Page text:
As we mentioned back in April, the California Supreme Court has weighed in on what makes a worker an independent contractor rather than an employee. As it turns out, the qualifications are rigorous. While the studios have long known that their production crew members don’t qualify as independent contractors (which would theoretically free the employer from payroll taxes, workers’ compensation and unemployment liabilities), some independent producers still operate under the mistaken idea that they do.
What’s the difference between independent contractors and employees, anyway?
Can someone really be an employee if they only work for one day? Certainly. An employee is someone who performs work at the direction of a person or entity, for pay. When that happens, the government wants the employee to have a safety net in case of injury, layoff, retirement and in some cases, sick time. Equally important is that the government gets paid its share of the employee’s wages in the form of income tax; as well as contributions to cover unemployment, disability and retirement (Social Security) benefits via employer payroll taxes.
It’s that last bit (employer payroll taxes) that inspires many an otherwise-upstanding production company to engage in inadvertent tax evasion by claiming that its crewmembers are actually independent contractors (1099) rather than employees (who get a W2). But while the bar was already high for qualifying a worker as an independent contractor, the California Supreme Court raised it further (or maybe just clarified it with straightforward scenarios). The court followed similar clarifications in Massachusetts and New Jersey, by spelling out three concrete requirements for an independent contractor classification.
According to the ruling, the worker must:
- be free from the control and direction of the employer (can’t be compelled to show up for certain hours and do specific tasks – kinda like a film crew does)
- perform work that is outside the hirer’s core business (like when a plumber fixes a leak at a retail electronics store… that plumber could legit be considered a contractor. A crewmember working on a movie, for a company that makes movies, doesn’t pass the test)
- customarily engage in “an independently established trade, occupation or business.” (this is the one that throws people… but if you think about the plumber example above, the plumber probably has storefront, signage, advertising, a website, a truck with equipment… things your average P.A. will not have)
It’s important to note that the burden of classification falls completely on the business, and not on the worker. Even if the worker expressly states in writing that they consider themselves a contractor and want to be paid as a contractor, it’s the would-be employer that will suffer the consequences in penalties and lawsuit payouts.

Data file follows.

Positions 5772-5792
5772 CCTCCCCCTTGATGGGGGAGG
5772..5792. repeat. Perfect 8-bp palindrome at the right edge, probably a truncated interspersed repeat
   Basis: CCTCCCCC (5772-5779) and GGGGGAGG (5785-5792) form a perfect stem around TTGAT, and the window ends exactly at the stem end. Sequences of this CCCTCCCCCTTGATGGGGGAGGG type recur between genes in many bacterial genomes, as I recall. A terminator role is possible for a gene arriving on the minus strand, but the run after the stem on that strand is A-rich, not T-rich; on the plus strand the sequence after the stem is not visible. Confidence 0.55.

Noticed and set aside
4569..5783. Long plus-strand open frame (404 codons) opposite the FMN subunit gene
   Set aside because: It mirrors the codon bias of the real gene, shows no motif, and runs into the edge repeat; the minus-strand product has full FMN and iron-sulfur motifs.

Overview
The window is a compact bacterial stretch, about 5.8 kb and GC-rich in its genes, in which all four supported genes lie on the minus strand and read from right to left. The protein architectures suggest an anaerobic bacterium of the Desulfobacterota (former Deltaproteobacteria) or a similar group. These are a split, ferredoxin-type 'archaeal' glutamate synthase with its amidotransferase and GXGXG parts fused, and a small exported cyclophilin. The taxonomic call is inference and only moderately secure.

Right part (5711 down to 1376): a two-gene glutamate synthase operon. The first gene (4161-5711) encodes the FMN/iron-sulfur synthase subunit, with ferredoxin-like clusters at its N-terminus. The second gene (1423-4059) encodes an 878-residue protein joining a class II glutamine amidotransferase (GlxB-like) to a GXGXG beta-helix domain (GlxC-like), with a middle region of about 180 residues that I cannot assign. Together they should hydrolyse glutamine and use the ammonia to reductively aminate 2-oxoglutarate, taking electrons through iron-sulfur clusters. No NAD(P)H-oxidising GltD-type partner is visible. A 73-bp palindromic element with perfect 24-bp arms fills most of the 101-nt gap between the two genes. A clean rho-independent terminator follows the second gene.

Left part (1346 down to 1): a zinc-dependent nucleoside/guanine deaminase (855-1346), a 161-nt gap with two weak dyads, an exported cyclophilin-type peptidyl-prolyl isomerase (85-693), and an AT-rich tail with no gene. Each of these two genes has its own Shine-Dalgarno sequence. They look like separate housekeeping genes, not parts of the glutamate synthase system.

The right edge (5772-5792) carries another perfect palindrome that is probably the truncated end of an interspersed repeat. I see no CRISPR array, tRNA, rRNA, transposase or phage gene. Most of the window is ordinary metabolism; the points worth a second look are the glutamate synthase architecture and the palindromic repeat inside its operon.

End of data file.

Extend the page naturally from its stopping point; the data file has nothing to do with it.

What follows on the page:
The burden of classification falls completely on the business, and not on the worker.
You may ask: if the worker wants to be paid as a contractor, and that’s how I pay them, why would they then report the misclassification? Isn’t everyone happy as a clam?
Top two ways production companies get busted for misclassifying employees as independent contractors:
- Crewmember gets hurt.
In addition to evading payroll taxes, productions also misclassify their crew as contractors to get avoid paying workers’ compensation premiums. This is an enormous liability for both the production company and its owner(s). All it takes is a twisted ankle on set to put a crewmember out of commission. They can then come after you not only for the doctor bills, but also lost pay as a result of not being able to work – whether on your production or another job. Many a production has been exposed as misclassifying crewmembers based on one simple claim. If the accident is worse, and your workers’ compensation policy doesn’t cover “independent contractors” – and it most likely doesn’t – you could be on the hook for significant sums of money in damages.
- Crewmember files for Unemployment.
Many productions are surprised, halfway through the shoot, to find a day player from week 1 has filed an Unemployment claim against the company. When the company tries to argue that the person was not an employee, but an independent contractor, it opens itself up to greater scrutiny of the entire crew – with all the overtime back pay, payroll taxes and penalties that go along with it.
So how do you pay your production crew the right way?
The best way to meet all your obligations as an employer is to classify your crewmembers properly as employees, and engage the services of a reputable statutory (employer-of-record) payroll provider. When you work with Media Services to pay your crew and castmembers, we not only apply the proper withholding, submit payroll taxes on your behalf and provide workers’ compensation coverage… we also file all W2s and send them to your workers at the beginning of the next year. Since the unemployment and workers’ compensation are under our company, we also resolve and pay out any claims, some of which go on for years or even decades.
Want to learn more about payroll services for your next production? Get in touch with us here, and we’ll get you all the information you need about rates and how the system works.